rom the Arabs in their own gauged by the consequences of the vacuum is placed in na' bly stand by the Britl in or- of one per cent of the propl- bne nr ow escaped putting tr satiatd joint def sense mi de eent eo
.defense. a previous U.s. commitment to tive contingents. iing a Middle te -etors. Commumtm itnef on top aft git gtelon. .
.,AO nreh breed of younger take oFrthemilmitaryarea conin et Ban dl M idd eastrnd e-or. wo mto ornr Ah thre e wslatd
.A fresh breed of younger take over the military areas of ene apparatus an yway-with Two million ordinary Alh- J ah In trn, orn l rv w t Of three leaders quuly TftI e ni Sl S
strong man" has r e c e nt I y Greece and Turkey from the Local Forces teeth-I e a v I n the Arabs to med Mohaumeda t he moderate regime of Ahlmed Ga- a sto an" i st mestlo reform before tall
emerged in the Middle East, no- British hn 1947. ome in if and when a Mos cow h Does of the Nile have yan la.t Jl*. thims t tie I m problems. .t t a
iably in the two most impor- g e w" But the training and equip- move compels them. gr bbed along for entahres Ms 0O Sat tr a l.
nt Arab states, Egypt and Greece, Tur ey ment of local forces would at on rbe aone mor cen tur Ta /h xajUn. s Oca s
hyria. oe least stabilize the region and Enlargem ent Doreover much of gypt's II -- ae 1 dis who th e -h'-l -d U
That decision has neen cost- give the Western 11 ea some arable l an tied up in un- Ebu the Com ittl of i ab the ...
These new rulers are ncot on- ing us about a million dollars a t military foundation to woru id i f rep u o.law. T. whih as feg ntBMllt. tt tef
less "neutral" in the East- day ever since for Greece aloe. with in case of war.. Tcn t er the. fan pry Mid. f orbids l u d h ld by a meror ar i .-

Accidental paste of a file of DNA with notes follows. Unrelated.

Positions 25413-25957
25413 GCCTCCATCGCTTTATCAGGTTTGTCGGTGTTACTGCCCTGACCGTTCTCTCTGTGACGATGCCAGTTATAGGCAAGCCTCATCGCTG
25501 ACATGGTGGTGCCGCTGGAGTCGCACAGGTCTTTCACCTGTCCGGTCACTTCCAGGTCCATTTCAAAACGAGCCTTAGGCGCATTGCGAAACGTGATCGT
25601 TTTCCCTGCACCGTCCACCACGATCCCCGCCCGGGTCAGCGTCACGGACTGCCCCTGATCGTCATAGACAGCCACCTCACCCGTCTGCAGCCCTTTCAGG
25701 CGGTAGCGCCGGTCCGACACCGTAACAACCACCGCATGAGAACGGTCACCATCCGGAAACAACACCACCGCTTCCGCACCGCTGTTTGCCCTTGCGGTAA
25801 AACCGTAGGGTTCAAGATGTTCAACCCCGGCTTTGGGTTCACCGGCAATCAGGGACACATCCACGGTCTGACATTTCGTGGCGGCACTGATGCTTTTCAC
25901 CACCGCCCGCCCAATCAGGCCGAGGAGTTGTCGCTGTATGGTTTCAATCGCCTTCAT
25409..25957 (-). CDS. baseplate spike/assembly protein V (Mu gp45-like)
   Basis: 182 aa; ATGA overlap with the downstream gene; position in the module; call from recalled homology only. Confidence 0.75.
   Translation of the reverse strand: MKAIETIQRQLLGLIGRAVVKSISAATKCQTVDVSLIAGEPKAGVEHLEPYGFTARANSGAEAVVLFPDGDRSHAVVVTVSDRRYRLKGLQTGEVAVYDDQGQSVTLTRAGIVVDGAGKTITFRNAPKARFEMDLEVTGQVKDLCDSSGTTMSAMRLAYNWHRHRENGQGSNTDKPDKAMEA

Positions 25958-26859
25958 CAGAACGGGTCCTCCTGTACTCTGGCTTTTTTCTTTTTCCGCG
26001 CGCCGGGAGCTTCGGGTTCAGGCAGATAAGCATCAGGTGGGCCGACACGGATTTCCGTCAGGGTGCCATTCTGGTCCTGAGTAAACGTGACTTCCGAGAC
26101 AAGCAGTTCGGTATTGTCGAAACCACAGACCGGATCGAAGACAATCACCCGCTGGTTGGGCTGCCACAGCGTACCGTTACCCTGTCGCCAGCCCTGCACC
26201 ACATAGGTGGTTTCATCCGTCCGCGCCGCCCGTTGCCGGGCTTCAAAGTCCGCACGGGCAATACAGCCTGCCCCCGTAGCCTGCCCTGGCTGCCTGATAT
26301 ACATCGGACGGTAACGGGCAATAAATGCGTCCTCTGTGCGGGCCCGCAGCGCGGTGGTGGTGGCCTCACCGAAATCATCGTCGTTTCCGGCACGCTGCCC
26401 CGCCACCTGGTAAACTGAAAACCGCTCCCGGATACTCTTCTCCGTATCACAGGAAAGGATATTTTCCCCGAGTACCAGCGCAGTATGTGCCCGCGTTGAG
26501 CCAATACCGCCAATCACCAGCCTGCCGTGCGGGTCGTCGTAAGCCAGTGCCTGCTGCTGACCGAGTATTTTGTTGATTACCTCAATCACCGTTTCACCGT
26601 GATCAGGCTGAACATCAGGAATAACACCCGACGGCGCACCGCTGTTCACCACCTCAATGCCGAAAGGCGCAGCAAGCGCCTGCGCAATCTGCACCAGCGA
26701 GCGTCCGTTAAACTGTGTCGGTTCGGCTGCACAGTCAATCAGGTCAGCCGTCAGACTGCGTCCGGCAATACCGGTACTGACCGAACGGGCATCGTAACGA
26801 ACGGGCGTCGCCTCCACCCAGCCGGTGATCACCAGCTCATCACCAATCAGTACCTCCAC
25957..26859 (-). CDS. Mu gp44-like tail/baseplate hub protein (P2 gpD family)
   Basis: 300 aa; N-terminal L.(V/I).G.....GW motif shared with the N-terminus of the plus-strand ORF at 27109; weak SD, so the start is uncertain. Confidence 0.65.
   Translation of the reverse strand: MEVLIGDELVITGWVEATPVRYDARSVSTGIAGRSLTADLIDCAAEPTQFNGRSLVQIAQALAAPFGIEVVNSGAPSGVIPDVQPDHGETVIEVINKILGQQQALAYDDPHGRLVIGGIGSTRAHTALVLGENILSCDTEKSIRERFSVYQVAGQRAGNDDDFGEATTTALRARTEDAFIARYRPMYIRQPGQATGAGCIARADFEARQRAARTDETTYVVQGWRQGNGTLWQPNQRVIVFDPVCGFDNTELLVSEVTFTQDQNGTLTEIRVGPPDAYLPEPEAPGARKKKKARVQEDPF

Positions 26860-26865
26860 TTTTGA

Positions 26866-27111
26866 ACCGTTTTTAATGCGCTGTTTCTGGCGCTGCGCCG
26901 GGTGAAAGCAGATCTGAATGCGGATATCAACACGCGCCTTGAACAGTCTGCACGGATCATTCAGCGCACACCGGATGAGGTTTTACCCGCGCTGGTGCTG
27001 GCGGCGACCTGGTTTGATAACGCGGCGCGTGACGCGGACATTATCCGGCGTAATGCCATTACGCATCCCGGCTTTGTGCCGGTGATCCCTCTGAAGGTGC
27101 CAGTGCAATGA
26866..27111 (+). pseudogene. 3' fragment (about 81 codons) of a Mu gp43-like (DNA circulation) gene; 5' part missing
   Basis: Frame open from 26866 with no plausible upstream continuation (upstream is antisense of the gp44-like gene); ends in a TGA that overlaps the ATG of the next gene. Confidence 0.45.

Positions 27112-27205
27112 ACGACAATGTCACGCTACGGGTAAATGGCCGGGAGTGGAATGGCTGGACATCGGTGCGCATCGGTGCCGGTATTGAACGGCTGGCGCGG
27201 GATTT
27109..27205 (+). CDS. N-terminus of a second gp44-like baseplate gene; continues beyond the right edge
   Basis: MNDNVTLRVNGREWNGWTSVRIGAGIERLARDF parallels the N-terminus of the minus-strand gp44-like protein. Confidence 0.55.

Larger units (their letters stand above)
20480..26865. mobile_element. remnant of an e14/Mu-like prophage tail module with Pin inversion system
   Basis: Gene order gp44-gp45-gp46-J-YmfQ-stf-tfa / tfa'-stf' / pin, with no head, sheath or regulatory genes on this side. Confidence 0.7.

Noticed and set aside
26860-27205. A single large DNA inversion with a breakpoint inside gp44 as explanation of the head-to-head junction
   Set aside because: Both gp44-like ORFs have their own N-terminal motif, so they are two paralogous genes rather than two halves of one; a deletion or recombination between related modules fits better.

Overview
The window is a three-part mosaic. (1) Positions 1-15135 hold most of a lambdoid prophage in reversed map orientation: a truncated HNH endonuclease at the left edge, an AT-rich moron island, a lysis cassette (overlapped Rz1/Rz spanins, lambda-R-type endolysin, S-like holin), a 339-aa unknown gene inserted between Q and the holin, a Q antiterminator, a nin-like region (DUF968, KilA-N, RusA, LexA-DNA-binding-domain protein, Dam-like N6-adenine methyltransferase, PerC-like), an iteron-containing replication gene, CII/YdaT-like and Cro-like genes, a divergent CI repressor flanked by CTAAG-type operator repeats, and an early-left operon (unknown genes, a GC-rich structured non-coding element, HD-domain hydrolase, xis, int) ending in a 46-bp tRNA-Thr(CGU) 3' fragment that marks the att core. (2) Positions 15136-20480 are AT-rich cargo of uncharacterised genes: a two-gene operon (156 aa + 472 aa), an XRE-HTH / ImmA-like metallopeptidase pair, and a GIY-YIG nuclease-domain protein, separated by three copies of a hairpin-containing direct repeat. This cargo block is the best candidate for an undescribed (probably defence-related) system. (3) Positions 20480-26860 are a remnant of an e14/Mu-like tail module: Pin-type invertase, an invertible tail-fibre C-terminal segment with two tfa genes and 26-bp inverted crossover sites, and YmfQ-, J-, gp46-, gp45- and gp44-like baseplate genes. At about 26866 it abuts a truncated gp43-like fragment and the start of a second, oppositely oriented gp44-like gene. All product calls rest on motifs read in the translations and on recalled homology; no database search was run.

ltun long-overdue economic, ing that country r om Commtu And, as a minimum even adiy dn'worl en o m tmat el e : -
West e oflct. machines In Europe and ex- problems of Military f supply dandote blte reg7na of oes eto 1ort aoer the (1 w r
e twtodc s ot n ofe p et thel bes hlEtueby,, ma eatle *is of the 1. nde O thet h, eitese op- re eni era, w is aelieved ntk
tendin our "North' Atlantic,, movement. ercoes Qtoealsec ehane er eruse duthhe bAa
If energetically pursued, it Isse w noring-n r to thenTrpki shfaot lnactmertord.,Oe r- m ieo ts Mo i a it "buthe'"--hs .t.o." of-ia s

portent for the area's miserable iept for Turkey and Israel tohe lladt 4 ieh Wshl now t lt N41 ha ikI Id
millions than a few grains of -whi are C entluries ahead in itona lsa It 1e eie. lokokt.t f aor1 moMte ttl l e in blltge
sand are for the endless desert. respect, d- d Attr on model of IMowtan d im. e
Egypt and Iran are proclaimed ast civil services are piti- ret Dictator Kenl A tk o, There is sentiment In ets
Ing agrarian anld other start flly corrupt and utralined. Ohu u n. n wr~- by his rUthlesa but p Frogressve *a nton quarters to "'
1 I res ftorml. .d__tsaelly u"eds Wh rule, advanced Turkey two den- him as much as
-fin ll banon, governments have esdotments -h-t1. In Syria" n tries in the two decades be" toward e0oon c pOIt for
been toppling because of popu- .th.* 5 Arnmilasd r. a ar4 tu*en the orld Wars. tile absorption of i l Pa-.